Ideally, if there were no limitations on available money or tissue, Patel says, a doctor would do both GEP and NGS. Unfortunately, he says, insurance often does not cover NGS for patients with CUP, so there may be an out-of-pocket cost for patients. But companies usually cap that amount: for example, at $500.
In a patient who has exhausted his or her options but has only enough tissue for one test, Patel would discuss options but lean toward “the more treatment-oriented procedure” of looking for potentially treatable mutations. He hopes the DART trial will identify more mutations against which immunotherapy may work regardless of the primary cancer type.
The drawback with NGS is that not every cancer necessarily has mutations that can be targeted with current drugs. Varadhachary, with her colleagues, has an ongoing study looking at what percentage of patients with CUP have actionable mutations, which of them will receive a mutation-matched drug on and off trial, and the impact of that on CUP and life expectancy.
“Research in CUP is harder than in other cancer types because it doesn’t fit into any basket,” Patel says. “Common tumor types are in a clean bucket, and you can subdivide them even more cleanly. CUP is a constellation of cancer types from various different organs with varying biology that we don’t understand, grouped together because we can’t find them on imaging or by pathology.”
Very, very few trials exist for patients with CUP alone, since studies tend to be grouped according to cancer type — breast, colon, etc. — or by specific mutations that can be targeted.
“A lot of these patients cannot get onto immunotherapy trials, yet some of these immunotherapies are the best shots on a goal we’ve ever had,” Patel says. Spending time looking for the primary might mean a patient misses the chance to enroll in a trial of a therapy that targets a mutation they don’t know their cancer has, he says.
Greco thinks that’s the wrong approach given GEP’s accuracy, but he sees value in NGS, particularly for some patients with CUP whose specific cancer type is finally diagnosed, or after exhausting all reasonable attempts to determine the cancer type, or if the patient isn’t responding to site-specific treatment and could have targetable mutations.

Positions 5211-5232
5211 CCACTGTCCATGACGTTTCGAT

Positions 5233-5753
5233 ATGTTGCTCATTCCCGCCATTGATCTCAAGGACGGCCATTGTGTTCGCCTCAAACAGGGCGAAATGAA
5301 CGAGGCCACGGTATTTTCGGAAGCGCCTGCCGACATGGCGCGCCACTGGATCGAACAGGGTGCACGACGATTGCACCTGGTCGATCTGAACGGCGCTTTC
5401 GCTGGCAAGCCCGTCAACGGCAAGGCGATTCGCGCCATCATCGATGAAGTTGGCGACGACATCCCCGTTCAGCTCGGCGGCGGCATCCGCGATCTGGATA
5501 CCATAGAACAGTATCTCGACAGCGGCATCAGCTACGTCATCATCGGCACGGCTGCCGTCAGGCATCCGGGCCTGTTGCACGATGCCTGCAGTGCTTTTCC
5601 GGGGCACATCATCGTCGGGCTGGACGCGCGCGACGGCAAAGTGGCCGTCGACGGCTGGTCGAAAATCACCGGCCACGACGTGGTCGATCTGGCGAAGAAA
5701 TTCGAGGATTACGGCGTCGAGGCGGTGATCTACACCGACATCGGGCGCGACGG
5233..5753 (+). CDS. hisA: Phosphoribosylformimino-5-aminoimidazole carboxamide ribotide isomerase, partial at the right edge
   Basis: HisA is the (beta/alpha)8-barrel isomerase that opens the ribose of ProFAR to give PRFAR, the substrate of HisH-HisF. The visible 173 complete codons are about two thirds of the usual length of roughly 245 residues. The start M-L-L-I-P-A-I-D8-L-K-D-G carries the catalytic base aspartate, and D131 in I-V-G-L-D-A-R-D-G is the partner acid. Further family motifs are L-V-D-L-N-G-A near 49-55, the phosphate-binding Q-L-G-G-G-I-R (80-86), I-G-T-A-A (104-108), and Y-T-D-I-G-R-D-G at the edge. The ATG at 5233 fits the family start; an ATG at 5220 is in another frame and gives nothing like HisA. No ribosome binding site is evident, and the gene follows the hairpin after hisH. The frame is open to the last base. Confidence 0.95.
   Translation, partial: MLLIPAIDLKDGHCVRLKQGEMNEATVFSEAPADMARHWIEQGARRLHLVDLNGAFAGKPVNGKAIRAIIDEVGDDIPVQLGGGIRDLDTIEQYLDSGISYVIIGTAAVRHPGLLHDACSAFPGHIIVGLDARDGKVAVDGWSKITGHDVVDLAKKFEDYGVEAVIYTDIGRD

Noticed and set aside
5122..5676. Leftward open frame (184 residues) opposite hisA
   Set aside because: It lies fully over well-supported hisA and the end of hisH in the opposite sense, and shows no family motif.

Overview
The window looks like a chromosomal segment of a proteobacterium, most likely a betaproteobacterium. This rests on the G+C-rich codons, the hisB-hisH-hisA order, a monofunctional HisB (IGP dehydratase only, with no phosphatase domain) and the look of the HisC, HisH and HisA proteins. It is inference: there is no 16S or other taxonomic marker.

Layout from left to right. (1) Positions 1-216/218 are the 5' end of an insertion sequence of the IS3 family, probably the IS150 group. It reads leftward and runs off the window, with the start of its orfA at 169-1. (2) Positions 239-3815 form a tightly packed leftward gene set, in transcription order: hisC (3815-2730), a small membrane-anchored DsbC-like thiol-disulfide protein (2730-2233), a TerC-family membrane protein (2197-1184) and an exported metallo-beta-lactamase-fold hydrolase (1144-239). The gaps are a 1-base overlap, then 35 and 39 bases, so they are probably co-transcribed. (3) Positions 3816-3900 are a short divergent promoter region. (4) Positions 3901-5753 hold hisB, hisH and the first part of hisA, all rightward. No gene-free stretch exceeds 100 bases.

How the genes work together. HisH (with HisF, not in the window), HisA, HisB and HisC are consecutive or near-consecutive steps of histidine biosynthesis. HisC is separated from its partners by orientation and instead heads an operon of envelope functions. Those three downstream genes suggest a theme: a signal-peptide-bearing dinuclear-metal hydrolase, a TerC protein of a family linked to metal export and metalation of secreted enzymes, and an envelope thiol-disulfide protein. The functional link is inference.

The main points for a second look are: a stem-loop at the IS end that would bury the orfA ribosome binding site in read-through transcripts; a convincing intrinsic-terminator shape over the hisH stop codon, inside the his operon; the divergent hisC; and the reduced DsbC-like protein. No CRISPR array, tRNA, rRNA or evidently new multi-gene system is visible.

UNDERSTANDING THE CHALLENGES OF CUP
CUP’s uncertainties can mean a higher need for health care providers to provide education and public awareness, more anxiety on the part of the patient and less time for actual treatment, Varadhachary says.
“It requires a lot on the part of health care providers, to educate and comfort the patient that there will be a treatment plan that will be personalized to work for them,” she says. “The anxiety, the second guessing and the doctor shopping that goes with CUP do not allow the patient to take therapy in an optimal period of time.”
White’s experience was similar, as he was referred from doctor to doctor, except that, so far, he has been part of the 15 percent survival chance he was quoted. White’s chemotherapy regimen, which led to several fevers requiring hospitalization in case of sepsis, ended in July 2015. Soon after, he learned his lymph nodes had shrunk, although not as much as doctors would have liked. A follow-up scan in October 2017 showed the shrinkage had stalled. Fearing recurrence, White opted for a retroperitoneal lymph node dissection (RPLND), a standard treatment option for testicular cancer.
Again, however, the removed tissue had no live cancer cells. Though the surgery may not have been necessary, White says it relieved his fear of recurrence nonetheless. Still, doctors never definitively determined a primary cancer site. The only working theory White’s doctors gave him was that cancer started in his testicle and then spread to his lymph nodes.
“By the time it was discovered, the body had isolated and killed the tumor in the testicle, leaving a burned-out mass behind,” White says. “Whether there was any live cancer in the lymph nodes by the time I had the chemo, we will never know.”
Today, White has no evidence of disease and undergoes blood tests and alternating CT scans and chest X-rays every three months, which will change to every six months this year.
“I had no idea each cancer was different and that there were different treatments for each type,” White says. He now tries to see the experience as a blessing. “The whole process of me possibly going to die has allowed me to heal a couple of family rifts,” he says, “and I’m grateful for that.